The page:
Venders and Dins

*** image left to right: Harry Dean Stanton, Wim Wenders, and Dean Stockwell

From an interview by Craig Edwards in 1995 with Dean:

ÔÇťAgain, that was one of those lucky things. I was living in New Mexico at the time. I had just gotten married and I had virtually quit the business, because I couldn’t get any work. A few little things trickled in, like some television shows. Then one day I heard there was going to be a party after the Santa Fe Film Festival, which no longer exists now. Dennis was going to be there, he was in town. I was very depressed at the time because I couldn’t get any work, but I decided to go into town and see Dennis. And Harry Dean Stanton was at this party. And I hadn’t seen Harry Dean for ten or twelve years. I sat down and talked to him for a while then I said goodbye to him and Dennis and left the party and came back home and was depressed again.

Some time went by, like a month and I get a call. Harry Dean is going to do this movie with Sam Shepard and Wim Wenders and he thinks I should play his brother in it. And Wim Wenders himself came to Santa Fe to see me and he said, ‘Yeah, Harry’s right, you’ll be perfect.’ And that would not have happened if I had not decided to go into town late one night because of this party. It’s weird how these things work out, it really is weird. But let me get back to what I said earlier about this movie. I thought this film was going to be awful. We had a lovely time shooting it, it felt great and Wim was terrific, but when it was done, I came back to New Mexico and Wim sent both Harry Dean and myself tapes of a rough cut. Now, some films you can see from the rough cut are going to be great. But with a film by this guy, now, this film had no action in it at all. No action, no heavy tension, nothing that would put you on the edge of your seat, that’s for sure. It didn’t have any music either. Harry Dean called me and said it looked like captured enemy footage (laughs), that was his description of it. And I broke down and cried after I saw the tape. I saw it by myself in a room and I broke down and cried, I was so disappointed. But when he finally fine-tuned it, it became magical! Each cut would lead into the next image with such perfection of timing that it held and held. And it was good and it won the Grand Prize at Cannes. It was amazing.”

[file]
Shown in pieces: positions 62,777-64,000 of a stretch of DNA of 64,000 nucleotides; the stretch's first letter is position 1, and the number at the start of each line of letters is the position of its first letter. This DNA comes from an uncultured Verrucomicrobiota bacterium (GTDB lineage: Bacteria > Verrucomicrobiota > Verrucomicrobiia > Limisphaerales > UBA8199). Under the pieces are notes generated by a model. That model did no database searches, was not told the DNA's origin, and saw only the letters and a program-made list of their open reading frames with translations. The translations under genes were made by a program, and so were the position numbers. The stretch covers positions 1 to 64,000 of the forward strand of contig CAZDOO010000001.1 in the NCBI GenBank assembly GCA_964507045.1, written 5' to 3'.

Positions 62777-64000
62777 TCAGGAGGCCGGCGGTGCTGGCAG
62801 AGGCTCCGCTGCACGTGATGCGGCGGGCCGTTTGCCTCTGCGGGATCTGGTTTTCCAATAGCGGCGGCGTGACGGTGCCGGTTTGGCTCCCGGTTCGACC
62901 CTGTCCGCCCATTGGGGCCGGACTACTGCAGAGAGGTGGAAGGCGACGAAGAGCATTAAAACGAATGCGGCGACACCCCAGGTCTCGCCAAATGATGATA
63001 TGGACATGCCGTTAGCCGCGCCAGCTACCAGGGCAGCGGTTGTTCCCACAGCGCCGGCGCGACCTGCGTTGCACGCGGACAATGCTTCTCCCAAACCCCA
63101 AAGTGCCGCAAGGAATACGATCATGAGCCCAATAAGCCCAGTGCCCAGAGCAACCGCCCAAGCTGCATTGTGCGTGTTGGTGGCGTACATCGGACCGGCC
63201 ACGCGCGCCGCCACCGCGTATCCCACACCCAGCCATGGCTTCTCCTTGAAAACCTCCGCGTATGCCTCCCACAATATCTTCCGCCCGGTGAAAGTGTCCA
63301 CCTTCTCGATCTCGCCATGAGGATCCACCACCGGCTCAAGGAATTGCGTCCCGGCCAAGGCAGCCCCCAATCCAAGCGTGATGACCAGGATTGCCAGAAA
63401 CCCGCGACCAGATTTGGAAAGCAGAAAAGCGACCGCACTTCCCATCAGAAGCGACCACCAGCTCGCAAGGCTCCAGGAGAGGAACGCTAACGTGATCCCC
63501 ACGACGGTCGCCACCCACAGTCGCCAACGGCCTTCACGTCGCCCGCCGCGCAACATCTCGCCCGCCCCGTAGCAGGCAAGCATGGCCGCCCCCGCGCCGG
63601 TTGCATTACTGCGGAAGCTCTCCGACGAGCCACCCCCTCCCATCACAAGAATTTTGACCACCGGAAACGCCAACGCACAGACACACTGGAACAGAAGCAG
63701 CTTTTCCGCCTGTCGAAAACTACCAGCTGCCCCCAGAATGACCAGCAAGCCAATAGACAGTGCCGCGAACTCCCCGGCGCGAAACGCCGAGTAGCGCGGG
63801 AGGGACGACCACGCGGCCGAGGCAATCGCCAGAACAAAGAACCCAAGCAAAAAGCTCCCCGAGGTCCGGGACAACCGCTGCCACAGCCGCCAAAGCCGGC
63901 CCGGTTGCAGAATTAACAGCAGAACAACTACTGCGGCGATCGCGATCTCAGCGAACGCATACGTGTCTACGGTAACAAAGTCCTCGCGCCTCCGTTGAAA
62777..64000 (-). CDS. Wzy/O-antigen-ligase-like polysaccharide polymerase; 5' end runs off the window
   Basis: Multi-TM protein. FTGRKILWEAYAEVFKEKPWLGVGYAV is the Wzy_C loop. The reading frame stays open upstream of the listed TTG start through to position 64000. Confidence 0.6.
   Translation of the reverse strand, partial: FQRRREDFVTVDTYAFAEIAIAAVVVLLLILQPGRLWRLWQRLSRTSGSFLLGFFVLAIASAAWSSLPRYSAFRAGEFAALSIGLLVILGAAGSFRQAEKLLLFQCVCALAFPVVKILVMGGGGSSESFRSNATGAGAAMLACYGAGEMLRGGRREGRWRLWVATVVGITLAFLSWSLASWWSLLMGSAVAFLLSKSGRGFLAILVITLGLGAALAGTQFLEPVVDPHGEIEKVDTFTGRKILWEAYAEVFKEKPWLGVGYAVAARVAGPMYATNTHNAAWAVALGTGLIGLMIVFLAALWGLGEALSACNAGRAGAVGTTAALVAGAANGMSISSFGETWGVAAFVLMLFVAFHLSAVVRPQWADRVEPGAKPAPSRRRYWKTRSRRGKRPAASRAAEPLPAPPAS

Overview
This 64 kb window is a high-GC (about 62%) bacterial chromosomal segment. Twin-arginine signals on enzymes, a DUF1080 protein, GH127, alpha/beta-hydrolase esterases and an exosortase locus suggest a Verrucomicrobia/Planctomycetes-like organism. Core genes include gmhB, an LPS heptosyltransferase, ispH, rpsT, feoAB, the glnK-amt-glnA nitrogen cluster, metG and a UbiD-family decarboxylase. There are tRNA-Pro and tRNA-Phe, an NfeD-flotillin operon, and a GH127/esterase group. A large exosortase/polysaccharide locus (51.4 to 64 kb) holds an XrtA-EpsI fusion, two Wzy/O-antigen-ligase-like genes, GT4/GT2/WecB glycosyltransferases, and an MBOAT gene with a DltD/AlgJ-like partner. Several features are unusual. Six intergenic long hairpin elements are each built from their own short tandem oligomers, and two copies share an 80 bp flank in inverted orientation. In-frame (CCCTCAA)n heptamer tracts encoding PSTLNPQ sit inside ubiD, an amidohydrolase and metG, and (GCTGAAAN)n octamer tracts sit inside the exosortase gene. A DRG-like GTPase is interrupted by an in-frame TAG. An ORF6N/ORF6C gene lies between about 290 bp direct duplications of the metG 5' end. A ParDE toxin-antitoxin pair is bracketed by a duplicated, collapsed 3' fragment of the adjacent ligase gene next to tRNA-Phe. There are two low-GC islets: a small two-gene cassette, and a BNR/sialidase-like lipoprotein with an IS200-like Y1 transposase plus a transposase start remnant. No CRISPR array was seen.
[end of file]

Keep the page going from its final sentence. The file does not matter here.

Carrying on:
Dean Stockwell / 1936-2021

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